ORLANDO WASN’T DESIGNED for the single, childless woman.
The cab drops me off at the park so I can buy tickets. I’m not sure where the entrance is and I start walking towards the gate, which apparently is barred. I’m embarrassed and aware that the cab driver is still watching me, so I take out my phone and pretend to be busy.
I follow some people inside. The ticket lady wants to know my life story and why I’m only spending one day at Disney.
I tell her I’m a writer and I only have limited time in Florida. She compliments my nailpolish (blue) and asks if it’s my first time at Disney (it is). She slaps a button on me: “1st time at Disney!”
The castle looks smaller than I imagined, from the shuttle. We drive through a new part of the resort. I know it’s new because the shuttle announcement says so in its monotone way. It makes it sound not really like it’s an advertisement, but it is.
I’m told this ride is a classic. I’m glad there’s some ginger representation in the form of dancing leprechauns from Ireland.
The song is on repeat and my head is exploding and there’s a couple behind me making sarcastic comments.
I can’t believe how long the lineup was to get on this ride, and I don’t understand why kids aren’t screaming in terror. Am I high?
I’m sitting on the curb in front of Frontierland waiting for the Dreams Come True parade to start. I check my reflection in my iPhone’s screen and I’m literally covered in a sweaty sheen. I’m not even doing anything, I’m just sitting there. The family next to me keep glancing at me suspiciously.
There’s Belle and the Beast and Aladdin and Robin Hood and Sleeping Beauty and all these characters that seem to believe exactly who they’re dressed up to be. The little boy from the suspicious family is ecstatic because Cinderella blew him a kiss.
Even the dancers in between the floats have the exact same styled haircut. My friend once told me that Disney employees are given newsletters to remind them of the rules, like what nailpolish colours they’re allowed to wear and not to wear. Walt really was a Nazi.
He even made sure to install underground access tunnels because “he wanted to be sure that the business of the park would never intrude on the show.” Real quote.
Everyone is smiling, grinning ear to ear. How do they do it? It’s like when I’m at a party and people are taking photos and my whole mouth is twitching with the effort of plastering a grin to my face.
All these nuclear families with their picture-perfect homes and toothless children. I can’t even fathom unconditional love, never mind raising a family. I am aware this is not how to spend a day at Disney.
The little girl is dressed in pink and frills, and she kinda looks like a bottle of Pepto. Cute, though.
I like the other little girl who bounces onto the train and tells the little princess she’s pretty. I hope she still pays compliments to strangers 10 years from now, instead of whispering to her friends about how slutty that girl looks in her lacy dress.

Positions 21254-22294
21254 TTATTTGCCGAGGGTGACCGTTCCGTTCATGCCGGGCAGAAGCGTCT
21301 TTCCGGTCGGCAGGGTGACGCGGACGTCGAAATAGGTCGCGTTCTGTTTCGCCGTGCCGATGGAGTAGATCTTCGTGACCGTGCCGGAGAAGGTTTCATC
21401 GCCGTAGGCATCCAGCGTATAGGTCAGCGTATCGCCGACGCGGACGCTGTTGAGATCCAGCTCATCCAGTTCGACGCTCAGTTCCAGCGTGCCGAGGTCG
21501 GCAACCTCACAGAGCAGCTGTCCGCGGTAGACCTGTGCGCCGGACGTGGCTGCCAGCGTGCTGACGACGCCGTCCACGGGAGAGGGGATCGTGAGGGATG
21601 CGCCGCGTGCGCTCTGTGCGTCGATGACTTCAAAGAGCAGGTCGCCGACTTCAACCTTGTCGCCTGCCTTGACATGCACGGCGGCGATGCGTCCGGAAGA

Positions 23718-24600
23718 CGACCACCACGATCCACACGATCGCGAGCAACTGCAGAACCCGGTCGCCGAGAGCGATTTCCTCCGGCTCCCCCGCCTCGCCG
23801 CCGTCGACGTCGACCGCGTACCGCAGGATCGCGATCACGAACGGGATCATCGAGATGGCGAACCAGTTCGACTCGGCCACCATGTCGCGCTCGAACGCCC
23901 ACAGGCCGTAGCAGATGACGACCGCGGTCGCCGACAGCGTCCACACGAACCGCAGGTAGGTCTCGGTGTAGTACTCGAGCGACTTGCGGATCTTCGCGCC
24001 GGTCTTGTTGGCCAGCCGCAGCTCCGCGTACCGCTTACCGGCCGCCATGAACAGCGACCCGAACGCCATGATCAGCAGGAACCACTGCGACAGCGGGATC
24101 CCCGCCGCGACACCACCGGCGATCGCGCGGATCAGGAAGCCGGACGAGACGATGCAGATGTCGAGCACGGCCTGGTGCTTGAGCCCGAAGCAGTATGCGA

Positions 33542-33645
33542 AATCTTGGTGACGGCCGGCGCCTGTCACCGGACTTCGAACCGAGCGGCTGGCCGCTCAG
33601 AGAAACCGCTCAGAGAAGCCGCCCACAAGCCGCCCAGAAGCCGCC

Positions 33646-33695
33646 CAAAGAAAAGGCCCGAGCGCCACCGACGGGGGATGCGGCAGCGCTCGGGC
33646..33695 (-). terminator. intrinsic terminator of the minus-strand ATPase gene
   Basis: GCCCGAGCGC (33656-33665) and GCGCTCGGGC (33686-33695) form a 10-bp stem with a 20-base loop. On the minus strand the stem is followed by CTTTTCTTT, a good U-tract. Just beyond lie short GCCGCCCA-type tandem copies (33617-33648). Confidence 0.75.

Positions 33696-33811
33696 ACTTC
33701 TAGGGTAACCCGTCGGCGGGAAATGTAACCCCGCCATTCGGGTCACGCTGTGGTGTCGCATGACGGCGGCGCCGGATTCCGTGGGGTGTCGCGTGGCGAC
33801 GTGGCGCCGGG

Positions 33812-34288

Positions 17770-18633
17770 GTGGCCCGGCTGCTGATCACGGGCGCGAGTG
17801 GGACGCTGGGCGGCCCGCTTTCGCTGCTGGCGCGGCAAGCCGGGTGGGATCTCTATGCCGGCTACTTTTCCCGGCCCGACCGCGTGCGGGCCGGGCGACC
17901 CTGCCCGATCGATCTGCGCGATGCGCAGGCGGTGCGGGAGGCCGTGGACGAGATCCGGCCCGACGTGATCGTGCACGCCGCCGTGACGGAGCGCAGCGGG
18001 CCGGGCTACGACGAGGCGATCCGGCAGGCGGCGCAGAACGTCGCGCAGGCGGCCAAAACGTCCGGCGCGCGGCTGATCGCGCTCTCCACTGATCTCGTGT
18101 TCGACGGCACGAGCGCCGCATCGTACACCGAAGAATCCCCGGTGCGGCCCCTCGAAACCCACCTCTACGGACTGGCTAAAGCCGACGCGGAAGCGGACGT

Epcot — immediate sense of relief. Adults!
I wander into the Canadian pavilion, I see someone carrying beer. So I buy Moosehead and whisper, “I can bring this anywhere?”
The bartender at the Canadian pavilion: “This isn’t a dry park.” I’m home!
I wander over to the stage where a bunch of Canadian Celtic “rockstars” are about to perform. They’re wearing kilts; I don’t think I’ve ever seen anyone wear a kilt. They play Bryan Adams and I’m pretty sure the lead singer just winked at me.
Germany makes me feel at home. I am suddenly inspired to just move there and eat sausage and drink beer for the rest of my life. I love sausage.
I sit on a curb again and try to juggle my Pilsner and Frankfurter. There are school kids everywhere wearing matching t-shirts and some are holding hands. What the hell is Sauerkraut anyway? Do people in Germany really dress in lederhosen, just like how Canadians wear kilts?
After my third beer and after standing for an hour watching some Japanese drummers do their thing, I need to sit down. I’m definitely staying for the fireworks and I definitely want more popcorn.
I plop myself down on a bench with the popcorn nestled between my legs and my beer firmly in hand. The 20-something dude next to me is being caressed by his mother, and it’s making me slightly uncomfortable.
Actually, I’m downright insulted. He’s bitching about his phone and I’m clearly single, sitting on this bench cramming popcorn in my face and getting shitfaced all by my lonesome. Your actions suggest I’m probably not the ideal mate for your son. I’m a great catch.
I’m standing up taking photos and being mesmerized with exploding colours and flashing lights and I’m dancing dangerously close to having a seizure. Disney is not a park for epileptics.
This illusion of a fairytale world is goddamned expensive.
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